N. Scott Momaday
Momaday is the writer and narrator of this memoir, and, as such, is its central character. He is of Kiowa anscestry, but he does not speak the Kiowa language and he was born after the… read analysis of N. Scott Momaday
The Kiowas are a nomadic tribe of plains Indians that migrated to the southern plains (parts of present-day Texas, Oklahoma, and New Mexico) from western Montana in the seventeenth century. From the mid-eighteenth to mid-nineteenth… read analysis of The Kiowas
Tai-me is the central figure of the Kiowa Sun Dance, which is the ritual that was the centerpiece of Kiowa spiritual life until its discontinuation in the late nineteenth century. Tai-me is a small doll… read analysis of Tai-me
Aho is N. Scott Momaday’s grandmother, and, outside of Momady himself, she is the central figure of the memoir. Aho passed down her memories of the Kiowas to Momaday, and, as such, much of… read analysis of Aho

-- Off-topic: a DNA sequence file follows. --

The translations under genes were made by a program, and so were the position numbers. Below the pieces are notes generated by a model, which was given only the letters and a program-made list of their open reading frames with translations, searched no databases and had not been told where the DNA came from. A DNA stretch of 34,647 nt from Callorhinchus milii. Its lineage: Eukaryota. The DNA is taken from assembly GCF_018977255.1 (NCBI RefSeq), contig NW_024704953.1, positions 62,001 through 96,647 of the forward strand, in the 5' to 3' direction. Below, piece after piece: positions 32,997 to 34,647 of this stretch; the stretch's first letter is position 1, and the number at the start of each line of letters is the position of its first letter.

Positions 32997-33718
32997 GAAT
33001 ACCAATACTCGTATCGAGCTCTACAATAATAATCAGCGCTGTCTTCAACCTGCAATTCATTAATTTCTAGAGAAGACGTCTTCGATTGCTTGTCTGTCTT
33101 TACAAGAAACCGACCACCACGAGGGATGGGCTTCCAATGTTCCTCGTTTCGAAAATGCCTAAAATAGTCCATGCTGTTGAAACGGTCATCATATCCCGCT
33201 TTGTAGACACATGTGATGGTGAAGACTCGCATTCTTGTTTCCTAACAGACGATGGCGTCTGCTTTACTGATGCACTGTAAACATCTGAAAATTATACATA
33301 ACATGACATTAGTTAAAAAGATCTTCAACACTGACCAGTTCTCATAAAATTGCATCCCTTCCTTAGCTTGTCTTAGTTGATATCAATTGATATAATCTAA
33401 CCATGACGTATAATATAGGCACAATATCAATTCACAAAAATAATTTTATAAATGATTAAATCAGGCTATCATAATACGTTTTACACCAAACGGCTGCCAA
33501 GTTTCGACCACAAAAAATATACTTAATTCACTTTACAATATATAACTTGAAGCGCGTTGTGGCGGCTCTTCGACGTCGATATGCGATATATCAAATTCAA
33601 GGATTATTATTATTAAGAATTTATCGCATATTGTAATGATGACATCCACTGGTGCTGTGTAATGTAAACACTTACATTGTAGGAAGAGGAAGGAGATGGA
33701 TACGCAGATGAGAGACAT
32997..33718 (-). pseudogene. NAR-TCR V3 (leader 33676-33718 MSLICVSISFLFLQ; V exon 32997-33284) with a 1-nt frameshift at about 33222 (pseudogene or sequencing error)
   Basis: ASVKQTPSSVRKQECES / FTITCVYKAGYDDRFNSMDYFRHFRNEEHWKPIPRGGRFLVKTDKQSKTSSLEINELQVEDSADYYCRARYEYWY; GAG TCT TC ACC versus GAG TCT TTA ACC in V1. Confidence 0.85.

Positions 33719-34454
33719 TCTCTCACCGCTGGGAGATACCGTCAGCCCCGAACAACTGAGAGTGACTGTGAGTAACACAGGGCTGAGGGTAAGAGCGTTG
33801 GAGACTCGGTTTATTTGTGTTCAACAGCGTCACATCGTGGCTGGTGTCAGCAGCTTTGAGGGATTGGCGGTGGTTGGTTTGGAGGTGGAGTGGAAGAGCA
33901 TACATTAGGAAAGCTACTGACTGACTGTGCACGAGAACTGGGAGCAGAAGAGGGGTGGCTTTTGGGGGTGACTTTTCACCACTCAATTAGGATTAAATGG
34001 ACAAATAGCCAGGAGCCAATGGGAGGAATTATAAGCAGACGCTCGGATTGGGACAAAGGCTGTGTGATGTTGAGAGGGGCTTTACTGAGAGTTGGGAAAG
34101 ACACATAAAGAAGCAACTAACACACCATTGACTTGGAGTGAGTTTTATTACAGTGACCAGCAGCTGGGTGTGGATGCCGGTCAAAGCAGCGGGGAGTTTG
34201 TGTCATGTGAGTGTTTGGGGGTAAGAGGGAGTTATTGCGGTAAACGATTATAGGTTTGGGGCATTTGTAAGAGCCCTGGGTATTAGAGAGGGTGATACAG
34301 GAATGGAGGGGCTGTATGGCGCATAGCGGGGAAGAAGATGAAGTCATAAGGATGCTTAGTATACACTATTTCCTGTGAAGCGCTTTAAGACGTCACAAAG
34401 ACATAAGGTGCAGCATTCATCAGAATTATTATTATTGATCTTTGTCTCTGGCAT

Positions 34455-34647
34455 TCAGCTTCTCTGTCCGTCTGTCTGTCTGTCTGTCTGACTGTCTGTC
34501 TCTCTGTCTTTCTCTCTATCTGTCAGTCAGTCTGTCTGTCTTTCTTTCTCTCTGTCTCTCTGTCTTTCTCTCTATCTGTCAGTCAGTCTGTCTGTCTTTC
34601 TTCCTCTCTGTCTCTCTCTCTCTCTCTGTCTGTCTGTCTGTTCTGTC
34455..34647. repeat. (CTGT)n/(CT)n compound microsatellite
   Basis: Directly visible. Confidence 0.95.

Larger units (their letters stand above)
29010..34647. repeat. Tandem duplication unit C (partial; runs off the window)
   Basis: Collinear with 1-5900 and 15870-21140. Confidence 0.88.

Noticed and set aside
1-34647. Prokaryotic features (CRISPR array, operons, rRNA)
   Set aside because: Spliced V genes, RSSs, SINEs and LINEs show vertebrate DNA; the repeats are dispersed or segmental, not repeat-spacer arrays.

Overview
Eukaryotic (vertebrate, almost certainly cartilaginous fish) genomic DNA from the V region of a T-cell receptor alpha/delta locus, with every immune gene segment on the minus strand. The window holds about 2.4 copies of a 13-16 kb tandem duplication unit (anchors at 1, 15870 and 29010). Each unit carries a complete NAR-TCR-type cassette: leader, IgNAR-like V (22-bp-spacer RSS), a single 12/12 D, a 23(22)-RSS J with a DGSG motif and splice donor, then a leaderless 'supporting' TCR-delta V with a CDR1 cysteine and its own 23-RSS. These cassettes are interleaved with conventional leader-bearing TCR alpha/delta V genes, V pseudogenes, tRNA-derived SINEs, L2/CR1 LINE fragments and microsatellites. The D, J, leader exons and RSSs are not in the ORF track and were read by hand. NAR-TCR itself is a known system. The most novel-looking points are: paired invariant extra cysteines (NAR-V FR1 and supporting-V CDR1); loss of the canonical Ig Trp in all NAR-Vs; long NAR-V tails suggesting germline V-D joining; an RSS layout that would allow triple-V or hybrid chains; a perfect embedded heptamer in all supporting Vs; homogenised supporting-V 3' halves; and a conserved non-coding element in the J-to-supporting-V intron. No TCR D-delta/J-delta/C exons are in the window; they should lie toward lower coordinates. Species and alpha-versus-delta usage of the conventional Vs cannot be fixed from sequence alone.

Thecrows are a tribe of Indians who helped the Kiowas during their southward migration from Montana. Their historical lands are in the Yellowstone River Valley in Montana, Wyoming, and North Dakota. As the Kiowas moved… read analysis of Crows
James Mooney was a white American anthropologist who researched American Indians at the end of the nineteenth- and beginning of the twentieth-century, most notably by living with the Cherokee for several years. He wrote prolifically… read analysis of James Mooney
The Comanches are a plains Indian tribe who were close with the Kiowas during the Kiowa golden age—in fact, the two tribes ruled the southern plains together for a century. It is from a Comanche mispronunciation of a Kiowa word that the Kiowas derive their name.